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Interview: Coming Clean about Dirty Hearts

Writer Paul Murphy on Dirty Hearts, playing at Old Red Lion 5 – 30 April

Fringe theatre makers are always coming up with new ways to attract an audience. But we can’t remember one offering a bottle of champagne to a lucky winner if they bought their ticket before the end of February. Of course, gimmicks aside, fringe theatre lives and dies on the quality of its shows. And we reckon Pine Street ProductionsDirty Hearts is one that will be worthwhile even without the bribe of that champagne.

Dirty Hearts will play at Old Red Lion from 5 – 30 April, tickets here.

So, we thought we’d ask the play’s writer, Paul Murphy, just what it’s all about and why they highlight their No Covid, No Brexit, No Boris rule!

Let’s start with the obvious, what can you tell us about Dirty Hearts?

Dirty Hearts is a comedy about the relationships between four friends – Julienne, Ben, Simon and Laura, and what happens when Ben asks Julienne to authenticate a painting owned by one of his clients. It’s about love, truth, friendship and choice.  

You describe it as “An Existential Comedy for the Age of Anxiety”. That’s quite the mouthful, but what do you really mean by it?

Everyone has probably said at some point ‘I’m having an existential crisis’: with this show I’m digging a little deeper into what that means. The play is informed by the work of Jean Paul Sartre and Simone De Beauvoir, amongst other. But it isn’t four people sitting around wearing berets and asking; ‘What does it mean to exist?’ It’s about the choices we make and how those choices are what define us as people. It’s about how we see ourselves and how that image of ourselves isn’t always accurate, especially when we’re faced with hard decisions.

The play looks like it will question the morals of its characters. Is that a fair assessment?

Moral choices are absolutely at the heart of the play. What’s the right thing to do? Do markets have a responsibility to be moral? The tension between moral absolutism and what Simone De Beauvoir called ‘the ethics of ambiguity’. If that sounds too heavy, don’t worry there’s still plenty of jokes. This isn’t a philosophical symposium, it’s about four people trying to make choices under pressure: the conflict between our ethics and our desires.

How do wealth managers, art appraisers, doctors and conflict resolution all tie together in the play then?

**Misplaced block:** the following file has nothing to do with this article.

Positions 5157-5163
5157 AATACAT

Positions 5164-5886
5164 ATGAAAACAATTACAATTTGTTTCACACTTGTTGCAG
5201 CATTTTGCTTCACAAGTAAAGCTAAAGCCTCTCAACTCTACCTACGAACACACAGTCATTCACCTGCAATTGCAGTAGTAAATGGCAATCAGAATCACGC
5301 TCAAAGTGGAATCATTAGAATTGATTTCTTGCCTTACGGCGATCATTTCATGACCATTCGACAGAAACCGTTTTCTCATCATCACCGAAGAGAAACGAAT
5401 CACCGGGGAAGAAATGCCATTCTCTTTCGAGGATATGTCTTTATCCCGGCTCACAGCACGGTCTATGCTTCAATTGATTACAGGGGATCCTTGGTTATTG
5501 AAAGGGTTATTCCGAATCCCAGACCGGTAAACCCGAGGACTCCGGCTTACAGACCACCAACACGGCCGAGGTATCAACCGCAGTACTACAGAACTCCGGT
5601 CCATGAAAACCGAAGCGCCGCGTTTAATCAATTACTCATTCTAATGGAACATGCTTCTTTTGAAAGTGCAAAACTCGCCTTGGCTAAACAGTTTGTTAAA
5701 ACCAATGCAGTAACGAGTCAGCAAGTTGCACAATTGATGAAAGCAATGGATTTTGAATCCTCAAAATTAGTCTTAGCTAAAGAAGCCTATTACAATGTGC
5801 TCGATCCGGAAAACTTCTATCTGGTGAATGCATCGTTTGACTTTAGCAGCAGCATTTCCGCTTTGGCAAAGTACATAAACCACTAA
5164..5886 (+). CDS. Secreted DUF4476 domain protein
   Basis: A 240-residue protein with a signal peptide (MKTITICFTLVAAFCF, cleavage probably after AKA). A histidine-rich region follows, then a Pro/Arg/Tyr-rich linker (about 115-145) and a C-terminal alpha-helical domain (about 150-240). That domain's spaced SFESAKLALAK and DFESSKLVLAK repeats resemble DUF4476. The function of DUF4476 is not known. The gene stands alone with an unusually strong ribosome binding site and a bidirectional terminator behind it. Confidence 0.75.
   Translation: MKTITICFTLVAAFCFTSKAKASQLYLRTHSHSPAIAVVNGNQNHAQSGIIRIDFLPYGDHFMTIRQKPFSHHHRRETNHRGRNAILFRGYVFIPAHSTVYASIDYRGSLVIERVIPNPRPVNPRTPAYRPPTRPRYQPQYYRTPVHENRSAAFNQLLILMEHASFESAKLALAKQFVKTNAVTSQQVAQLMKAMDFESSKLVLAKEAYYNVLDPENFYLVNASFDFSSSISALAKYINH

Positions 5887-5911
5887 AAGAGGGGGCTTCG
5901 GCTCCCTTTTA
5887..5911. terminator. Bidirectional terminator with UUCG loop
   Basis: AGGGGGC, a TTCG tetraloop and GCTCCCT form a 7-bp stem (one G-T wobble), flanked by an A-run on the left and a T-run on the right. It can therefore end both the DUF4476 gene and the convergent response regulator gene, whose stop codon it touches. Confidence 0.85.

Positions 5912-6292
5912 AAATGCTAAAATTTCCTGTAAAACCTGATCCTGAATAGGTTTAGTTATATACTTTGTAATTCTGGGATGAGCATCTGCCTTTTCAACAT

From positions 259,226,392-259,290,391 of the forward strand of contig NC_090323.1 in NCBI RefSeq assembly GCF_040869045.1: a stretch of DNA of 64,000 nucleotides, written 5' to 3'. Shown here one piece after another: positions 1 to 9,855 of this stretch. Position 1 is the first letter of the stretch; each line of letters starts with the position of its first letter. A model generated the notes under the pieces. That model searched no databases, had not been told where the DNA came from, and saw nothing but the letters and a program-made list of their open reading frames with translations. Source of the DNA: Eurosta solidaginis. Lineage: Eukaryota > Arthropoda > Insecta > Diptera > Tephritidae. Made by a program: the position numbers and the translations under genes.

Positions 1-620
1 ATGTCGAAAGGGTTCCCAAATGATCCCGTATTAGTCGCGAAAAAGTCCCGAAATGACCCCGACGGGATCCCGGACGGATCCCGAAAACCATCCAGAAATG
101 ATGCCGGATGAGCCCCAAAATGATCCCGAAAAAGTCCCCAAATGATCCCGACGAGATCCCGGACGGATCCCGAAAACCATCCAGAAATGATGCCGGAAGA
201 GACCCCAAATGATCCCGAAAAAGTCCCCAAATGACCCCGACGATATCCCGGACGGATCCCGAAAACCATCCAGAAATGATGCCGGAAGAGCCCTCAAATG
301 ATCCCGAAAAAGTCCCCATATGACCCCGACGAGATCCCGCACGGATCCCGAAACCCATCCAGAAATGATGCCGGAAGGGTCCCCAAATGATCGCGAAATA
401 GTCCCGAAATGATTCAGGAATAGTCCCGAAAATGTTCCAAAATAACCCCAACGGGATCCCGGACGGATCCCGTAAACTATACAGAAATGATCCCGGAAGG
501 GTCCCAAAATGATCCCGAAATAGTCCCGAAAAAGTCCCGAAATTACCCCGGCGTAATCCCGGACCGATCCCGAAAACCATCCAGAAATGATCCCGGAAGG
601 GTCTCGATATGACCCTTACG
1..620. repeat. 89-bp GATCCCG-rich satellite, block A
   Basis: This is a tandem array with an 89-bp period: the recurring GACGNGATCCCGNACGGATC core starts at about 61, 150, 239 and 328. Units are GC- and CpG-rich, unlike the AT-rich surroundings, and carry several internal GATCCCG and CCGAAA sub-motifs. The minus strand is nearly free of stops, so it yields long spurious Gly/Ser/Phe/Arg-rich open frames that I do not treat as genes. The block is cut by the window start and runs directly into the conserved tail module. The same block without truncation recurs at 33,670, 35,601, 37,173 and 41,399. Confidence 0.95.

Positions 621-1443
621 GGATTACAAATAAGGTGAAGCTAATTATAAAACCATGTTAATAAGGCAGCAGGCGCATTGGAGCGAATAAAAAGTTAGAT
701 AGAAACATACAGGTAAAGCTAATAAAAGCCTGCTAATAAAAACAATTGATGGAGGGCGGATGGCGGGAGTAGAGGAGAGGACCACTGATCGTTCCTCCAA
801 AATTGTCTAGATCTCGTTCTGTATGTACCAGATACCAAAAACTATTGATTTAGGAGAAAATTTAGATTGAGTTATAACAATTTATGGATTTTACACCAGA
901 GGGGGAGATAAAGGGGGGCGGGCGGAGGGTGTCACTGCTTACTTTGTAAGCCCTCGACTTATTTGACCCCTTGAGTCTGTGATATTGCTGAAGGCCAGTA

Ah, well you’ll have to come and see the play. But the story revolves around one of the characters being asked to authenticate a recently discovered Renaissance painting. That’s the art. The fact that it could be worth tens, if not hundreds of millions of pounds means that for two of the characters the stakes are huge. Conflict resolution provides a framework for how we attempt to resolve conflict, and as every doctor has to abide by the Hippocratic Oath we have a a set of ethics and values that are put to the test. The push and pull of the rational scientific approach and the irrationality of human desire. And when you add love into the mix….

You make clear in your press release that “This play makes no mention whatsoever of the following: COVID, BREXIT, or Boris Johnson”. In that case, who do you feel should come to see Dirty Hearts?

The No Covid, No Brexit, No Boris is just my way of saying that if you want a break from the headlines, then this is the show for you. There has been, and will continue to be, some very good work that examines the last few years. But this is a play about conflicting values in a more universal sense, so wherever you sit on the political spectrum there will be an argument that you can relate to. If you think we need a re-evaluation of values as a society you’ll like Simon, if you think capitalism isn’t such a bad think then Ben’s your guy. Need a rational approach to decision making? Laura makes the case. And if certainty is important to you, then Julienne has it covered. 

Dirty Hearts is a comedy about relationships, so it’s for everyone, regardless of age, background, politics. Everyone has been in love, or been through a heartbreak. If you’ve fallen in love, fallen out of love. Been torn between friends, had to make difficult moral choices, then this is a show for you. 

What made you decide to give away that bottle of champagne? Are we still seeing difficulties in filling seats in fringe venues because of the massive ticket discounting happening at the larger venues?

The champagne: well, the play’s above a pub so that seemed appropriate. Selling tickets is always tough, especially for a small independent production. But we have four terrific actors who you will have seen in TV shows like Harlots and The Crown and from work at places like The Almeida. There’s a fantastic director and a wonderful creative team (the set is really going to be something special) so this is a high value production, with tickets at £20 at the most, so it’s a bargain. 

And what next for Dirty Hearts and Pine Street once this run is completed?

The next play we’re hoping to do is Unicorn, a three hander set in a tech start-up. Dirty Hearts was only possible because of an investment in Tesla, so Elon Musk, if you’re reading this, send us a cheque for the next one.

Thanks again to Paul for finding time to chat to us about the play. You can catch Dirty Hearts at Old Red Lion Theatre between 5 – 30 April, bookings can be made via the below link.

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